DREAMING Challenge

Diminished Reality for Emerging Applications
in Medicine through Inpainting

Motivation

While Augmented Reality (AR) is extensively studied in medicine, it represents just one possibility for modifying the real environment. Other forms of Mediated Reality (MR) remain largely unexplored in the medical domain. Diminished Reality (DR) is such a modality. DR refers to the removal of real objects from the environment by virtually replacing them with their background [1]. Combined with AR, powerful MR environments can be created. Although of interest within the broader computer vision and graphics community, DR is not yet widely adopted in medicine [2]. However, DR holds huge potential in medical applications. For example, where constraints on space and intra-operative visibility exist, and the surgeons’ view of the patient is further obstructed by disruptive medical instruments or personnel [3], DR methods can provide the surgeon with an unobstructed view of the operation site. Recently, advancements in deep learning have paved the way for real-time DR applications, offering impressive imaging quality without the need for prior knowledge about the current scene [4]. Specifically, deep inpainting methods stand out as the most promising direction for DR [5, 6, 7].


We invite students, academia, enthusiasts, and companies to join our innovative challenge. Feel free to contact us today to if you have any question.

Challenge Task

The DREAMING challenge focuses on implementing inpainting-based DR methods in oral and maxillofacial surgery. Algorithms shall fill regions of interest concealed by disruptive objects with a plausible background, such as the patient’s face and its surroundings. The facial region is particularly interesting for medical DR, due to its complex anatomy and variety through age, gender and ethnicity. Therefore, we will provide a dataset consisting of synthetic, but photorealistic, surgery scenes focusing on patient faces, with obstructions from medical instruments and hands holding them. These scenes are generated by rendering highly realistic humans together with 3D-scanned medical instruments in a simulated operating room (OR) setting.

How to Participate

Challenge registration, submissions and evaluation will be organized via the grand-challenge.org platform. Challenge participants will be able to submit their algorithms as Docker containers. More information will follow soon! The DREAMING challenge will be held in conjunction with the ISBI 2024 conference on the 27th of May in Athens.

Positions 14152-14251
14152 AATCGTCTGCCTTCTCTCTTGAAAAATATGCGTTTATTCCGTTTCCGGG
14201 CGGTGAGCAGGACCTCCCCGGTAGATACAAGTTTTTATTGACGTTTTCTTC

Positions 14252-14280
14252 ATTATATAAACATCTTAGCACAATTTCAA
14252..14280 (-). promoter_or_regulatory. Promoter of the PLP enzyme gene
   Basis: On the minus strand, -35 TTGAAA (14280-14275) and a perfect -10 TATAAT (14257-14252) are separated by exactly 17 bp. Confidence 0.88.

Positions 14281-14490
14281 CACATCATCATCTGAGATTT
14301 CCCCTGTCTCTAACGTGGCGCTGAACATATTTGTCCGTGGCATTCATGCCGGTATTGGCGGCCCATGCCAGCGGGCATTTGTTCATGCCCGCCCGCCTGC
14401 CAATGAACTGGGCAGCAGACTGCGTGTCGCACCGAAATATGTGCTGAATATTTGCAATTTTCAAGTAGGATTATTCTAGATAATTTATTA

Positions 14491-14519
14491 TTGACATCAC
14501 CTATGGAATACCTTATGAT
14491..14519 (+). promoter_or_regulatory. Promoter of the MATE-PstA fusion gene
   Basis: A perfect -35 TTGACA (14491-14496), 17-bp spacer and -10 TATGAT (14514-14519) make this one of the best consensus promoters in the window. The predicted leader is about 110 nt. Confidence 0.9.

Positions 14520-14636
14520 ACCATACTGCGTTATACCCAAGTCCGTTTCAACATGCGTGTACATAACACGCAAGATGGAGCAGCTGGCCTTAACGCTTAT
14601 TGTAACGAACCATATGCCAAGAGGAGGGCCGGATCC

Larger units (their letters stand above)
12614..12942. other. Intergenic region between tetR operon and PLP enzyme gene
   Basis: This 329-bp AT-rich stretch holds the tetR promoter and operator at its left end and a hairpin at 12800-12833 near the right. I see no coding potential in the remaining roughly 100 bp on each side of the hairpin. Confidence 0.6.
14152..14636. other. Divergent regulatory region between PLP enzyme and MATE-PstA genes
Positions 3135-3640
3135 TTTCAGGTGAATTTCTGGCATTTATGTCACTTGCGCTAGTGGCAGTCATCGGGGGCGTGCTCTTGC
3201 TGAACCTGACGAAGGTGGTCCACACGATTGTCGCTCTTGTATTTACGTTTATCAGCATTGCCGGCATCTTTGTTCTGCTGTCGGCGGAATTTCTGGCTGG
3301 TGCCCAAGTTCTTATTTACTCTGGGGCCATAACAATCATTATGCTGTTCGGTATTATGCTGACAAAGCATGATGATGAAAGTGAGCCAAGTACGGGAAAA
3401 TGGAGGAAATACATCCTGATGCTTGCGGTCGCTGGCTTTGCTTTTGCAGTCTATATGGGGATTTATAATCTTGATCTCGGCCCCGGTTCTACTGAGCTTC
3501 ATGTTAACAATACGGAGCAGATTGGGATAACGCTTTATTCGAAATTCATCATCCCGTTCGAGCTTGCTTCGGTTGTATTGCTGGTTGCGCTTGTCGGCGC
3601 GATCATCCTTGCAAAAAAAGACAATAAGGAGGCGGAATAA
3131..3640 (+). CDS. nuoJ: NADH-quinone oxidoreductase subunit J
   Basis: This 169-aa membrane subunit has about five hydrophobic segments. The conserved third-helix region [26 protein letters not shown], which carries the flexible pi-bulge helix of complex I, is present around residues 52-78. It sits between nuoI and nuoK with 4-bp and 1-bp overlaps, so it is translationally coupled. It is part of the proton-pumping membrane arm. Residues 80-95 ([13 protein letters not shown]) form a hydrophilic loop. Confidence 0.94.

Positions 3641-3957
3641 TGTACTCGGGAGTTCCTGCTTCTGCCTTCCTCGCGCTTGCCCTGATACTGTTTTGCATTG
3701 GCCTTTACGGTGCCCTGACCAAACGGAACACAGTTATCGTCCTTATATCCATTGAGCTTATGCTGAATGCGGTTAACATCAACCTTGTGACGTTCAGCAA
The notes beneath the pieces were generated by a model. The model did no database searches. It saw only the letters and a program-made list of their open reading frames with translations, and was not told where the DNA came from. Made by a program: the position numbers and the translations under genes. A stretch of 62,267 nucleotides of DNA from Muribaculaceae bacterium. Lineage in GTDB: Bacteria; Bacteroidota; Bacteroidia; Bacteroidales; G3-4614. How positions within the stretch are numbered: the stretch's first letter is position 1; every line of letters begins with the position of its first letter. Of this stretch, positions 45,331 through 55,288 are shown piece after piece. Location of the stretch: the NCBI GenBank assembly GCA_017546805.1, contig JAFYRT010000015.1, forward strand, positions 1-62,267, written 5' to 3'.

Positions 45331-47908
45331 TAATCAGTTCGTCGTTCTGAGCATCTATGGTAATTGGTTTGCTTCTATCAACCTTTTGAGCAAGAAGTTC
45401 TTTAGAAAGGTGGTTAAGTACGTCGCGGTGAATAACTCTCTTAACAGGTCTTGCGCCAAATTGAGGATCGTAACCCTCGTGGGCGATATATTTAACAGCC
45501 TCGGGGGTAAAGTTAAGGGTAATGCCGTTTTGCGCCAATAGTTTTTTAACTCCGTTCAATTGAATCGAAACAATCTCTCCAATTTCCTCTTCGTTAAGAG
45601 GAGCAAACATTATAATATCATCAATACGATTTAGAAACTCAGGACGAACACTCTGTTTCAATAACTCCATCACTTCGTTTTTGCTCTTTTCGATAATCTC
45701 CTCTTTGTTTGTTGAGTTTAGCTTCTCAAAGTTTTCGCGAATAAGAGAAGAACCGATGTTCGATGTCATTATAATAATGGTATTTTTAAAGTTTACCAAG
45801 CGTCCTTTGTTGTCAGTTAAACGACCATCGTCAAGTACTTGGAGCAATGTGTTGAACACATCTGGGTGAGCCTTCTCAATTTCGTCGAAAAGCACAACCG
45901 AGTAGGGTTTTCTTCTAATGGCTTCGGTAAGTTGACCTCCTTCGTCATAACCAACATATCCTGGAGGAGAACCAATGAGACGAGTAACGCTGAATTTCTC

Participants who submit a valid paper describing their algorithm will have the opportunity to present their work as a poster or oral at the conference, and their papers will be part of the ISBI proceedings.

Challenge Summary Paper!
We plan to publish a challenge summary paper after the challenge in a top-tier journal. Challenge participants will be invited as co-authors.

Best paper & best submissions will receive award certificates and monetary awards sponsored by 1000shapes!

Questions? Contact or e-mail me directly!

Challenge Timeline

8th January 2024:
Initiation of challenge.
First subset of training & validation data available.
22nd January 2024:
Second subset of training & validation data available.
26th January 2024:
Full training & validation data available.
29th January 2024:
Challenge platform available on grand-challenge.org.
Method evaluation opens.
6th April 2024:
Paper submission deadline.
20th April 2024:
Notifications of paper reviews.
27th April 2024:
Camera-ready paper submission deadline; Method evaluation closes.
6th May 2024:
Final notifications (poster vs oral).
27th May 2024:
Conference – Announcement of winners.

All deadlines are 23:59 Pacific Time!

Dataset

The most recent DREAMING dataset can be found on Zenodo: dataset link

The full training dataset, containing 100 scenes, is now available!

Organizing Team

Dr. Christina Gsaxner, Dr. Shohei Mori, Gijs Luijten, Viet Duc Vu, Timo van Meegdenburg,
Prof. Gabriele A. Krombach, Prof. Jens Kleesiek, Dr. Ulrich Eck, Prof. Nassir Navab, Yan Guo,
Prof. Xiaojun Chen, Prof. Frank Hölzle, Dr. Behrus Puladi, Prof. Jan Egger


Sponsor(s)

References

References

  1. Mori, S., Ikeda, S., & Saito, H. (2017). A survey of diminished reality: Techniques for visually concealing, eliminating, and seeing through real objects. IPSJ Transactions on Computer Vision and Applications, 9(1), 1-14. Article

  2. Ienaga, N., Bork, F., Meerits, S., Mori, S., Fallavollita, P., Navab, N., & Saito, H. (2016, September). First deployment of diminished reality for anatomy education. In ISMAR-Adjunct (pp. 294-296). IEEE. Article

  3. Egger, J., & Chen, X. (Eds.). (2021). Computer-Aided Oral and Maxillofacial Surgery: Developments, Applications, and Future Perspectives. Academic Press. Book

  4. Gsaxner, C., Mori, S., Schmalstieg, D., Egger, J., Paar, G., Bailer, W. & Kalkofen, D. (2023). DeepDR: Deep Structure-Aware RGB-D Inpainting for Diminished Reality. arXiv preprint arXiv: 2312.00532. Preprint

  5. Pathak, D., Krahenbuhl, P., Donahue, J., Darrell, T., & Efros, A. A. (2016). Context encoders: Feature learning by inpainting. In CVPR (pp. 2536-2544). Article

  6. Yu, J., Lin, Z., Yang, J., Shen, X., Lu, X., & Huang, T. S. (2019). Free-form image inpainting with gated convolution. In ICCV (pp. 4471-4480). Article

  7. Kim, D., Woo, S., Lee, J. Y., & Kweon, I. S. (2019). Deep video inpainting. In CVPR (pp. 5792-5801). Article